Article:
Commentaries
I Thought I'd Get an Elite Education

Unfortunately, the university I attended fell far short of my hopes and expectations.

By Eric Ha

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January 09, 2014

When I saw my acceptance letter from UCLA in 2004, I was overjoyed to find out that I was one of the chosen to attend an elite university, currently ranked 23rd among national universities by U.S. News. My hard work and dedication toward creating the perfect college application during my four years in high school had finally paid off.  

Since UCLA has the most undergraduate applicants of any university and is revered throughout the country, I assumed that I would have access to nothing but the best professors in their fields, a student community interested in scholarship and motivated in truly helping others, and an endless amount of educational resources. 

In fact, on the University’s Youtube Channel, film professor Peter Gruber describes UCLA as a magic place for public education. If that weren’t true, why would so many people want to apply?

However, after finishing my first term at UCLA, I felt dumbfounded, since the campus culture that I experienced was almost the complete opposite of my expectations. 

First, many of the students didn’t take their studies seriously. Because UCLA’s environment offers so many distractions, students often decide to put academics at the end of their priority list. Friends and acquaintances of mine from high school who had studied meticulously every day to master a subject and were obsessed with being accepted into prestigious universities, ended up drifting academically at UCLA.

Most of their time was involved in playing video games, perusing Facebook or being overly involved in extracurricular activities such as intramural sports, clubs or fraternities. That is why, after the first year, a significant number of people I knew ended up failing classes or switching majors, even though those same students were at the top of their classes in high school.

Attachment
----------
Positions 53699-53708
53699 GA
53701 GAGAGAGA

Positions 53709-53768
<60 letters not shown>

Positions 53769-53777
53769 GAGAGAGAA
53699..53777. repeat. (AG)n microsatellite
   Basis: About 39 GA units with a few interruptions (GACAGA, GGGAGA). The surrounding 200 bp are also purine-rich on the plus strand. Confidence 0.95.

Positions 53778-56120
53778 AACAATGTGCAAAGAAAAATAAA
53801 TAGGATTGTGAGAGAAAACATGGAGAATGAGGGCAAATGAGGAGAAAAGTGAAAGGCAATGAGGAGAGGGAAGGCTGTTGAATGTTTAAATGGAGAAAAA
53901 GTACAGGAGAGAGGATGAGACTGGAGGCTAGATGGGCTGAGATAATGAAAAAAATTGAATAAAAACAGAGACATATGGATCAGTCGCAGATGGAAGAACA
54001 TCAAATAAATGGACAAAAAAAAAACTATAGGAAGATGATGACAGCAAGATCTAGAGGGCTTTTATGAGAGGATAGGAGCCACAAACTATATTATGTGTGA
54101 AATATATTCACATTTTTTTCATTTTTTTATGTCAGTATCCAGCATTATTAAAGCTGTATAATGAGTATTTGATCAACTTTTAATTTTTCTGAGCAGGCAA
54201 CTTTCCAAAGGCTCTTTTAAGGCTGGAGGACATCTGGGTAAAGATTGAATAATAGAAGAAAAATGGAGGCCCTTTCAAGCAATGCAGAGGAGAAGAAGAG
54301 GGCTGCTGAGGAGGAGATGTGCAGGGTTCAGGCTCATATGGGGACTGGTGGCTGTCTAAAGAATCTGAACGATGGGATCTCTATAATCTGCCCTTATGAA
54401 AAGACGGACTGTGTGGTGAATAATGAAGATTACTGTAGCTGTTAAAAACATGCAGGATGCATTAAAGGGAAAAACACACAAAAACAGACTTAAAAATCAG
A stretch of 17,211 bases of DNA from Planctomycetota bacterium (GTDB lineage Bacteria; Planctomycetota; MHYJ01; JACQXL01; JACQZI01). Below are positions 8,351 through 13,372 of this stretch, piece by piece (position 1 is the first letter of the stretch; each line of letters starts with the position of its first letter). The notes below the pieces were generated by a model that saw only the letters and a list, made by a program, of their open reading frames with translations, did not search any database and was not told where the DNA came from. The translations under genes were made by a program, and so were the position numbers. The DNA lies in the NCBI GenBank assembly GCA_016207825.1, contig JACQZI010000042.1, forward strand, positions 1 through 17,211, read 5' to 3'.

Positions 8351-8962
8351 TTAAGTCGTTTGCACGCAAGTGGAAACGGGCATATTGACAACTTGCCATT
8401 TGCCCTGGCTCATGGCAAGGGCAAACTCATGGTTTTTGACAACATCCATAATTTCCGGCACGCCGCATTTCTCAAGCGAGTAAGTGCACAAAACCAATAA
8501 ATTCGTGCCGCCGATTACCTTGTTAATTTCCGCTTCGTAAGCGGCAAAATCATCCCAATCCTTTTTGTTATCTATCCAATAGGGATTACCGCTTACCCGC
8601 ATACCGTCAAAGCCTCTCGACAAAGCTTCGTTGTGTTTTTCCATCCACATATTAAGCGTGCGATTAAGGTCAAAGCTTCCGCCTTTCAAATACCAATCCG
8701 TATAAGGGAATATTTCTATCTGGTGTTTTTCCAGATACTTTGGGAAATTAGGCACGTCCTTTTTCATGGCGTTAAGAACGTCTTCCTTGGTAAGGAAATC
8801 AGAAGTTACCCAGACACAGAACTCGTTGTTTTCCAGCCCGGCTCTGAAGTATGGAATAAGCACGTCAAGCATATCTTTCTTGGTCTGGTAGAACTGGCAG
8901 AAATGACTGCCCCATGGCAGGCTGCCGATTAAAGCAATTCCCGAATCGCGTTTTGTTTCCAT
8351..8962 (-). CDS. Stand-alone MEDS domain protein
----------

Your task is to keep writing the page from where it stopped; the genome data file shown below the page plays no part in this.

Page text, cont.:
While I was in high school, I sometimes felt that my fellow students were too involved in their academics. There were many students who were willing to go to school at 6:30 am to take early morning Advanced Placement classes and stay until 4:00 or 5:00 for their extracurricular activities. Feeling stressed-out was common because students would stay up late to finish their homework. 

As a result of being immersed in such a stressful and competitive environment, I had idealized college as my post-high school escape that would offer freedom in learning. In the end, however, I found going from high school to college meant an abrupt shift from a strictly controlled environment to one without any direction or guidelines.

In high school, one of the reasons why I was excited about college was that I imagined that the professors would be a different league of intellectual who could generate insightful ideas and lively discussion in their classrooms. Unfortunately, after my first quarter at UCLA, I realized that my idealization of college professors came from tidbits in movies and pop culture. It had no basis in reality.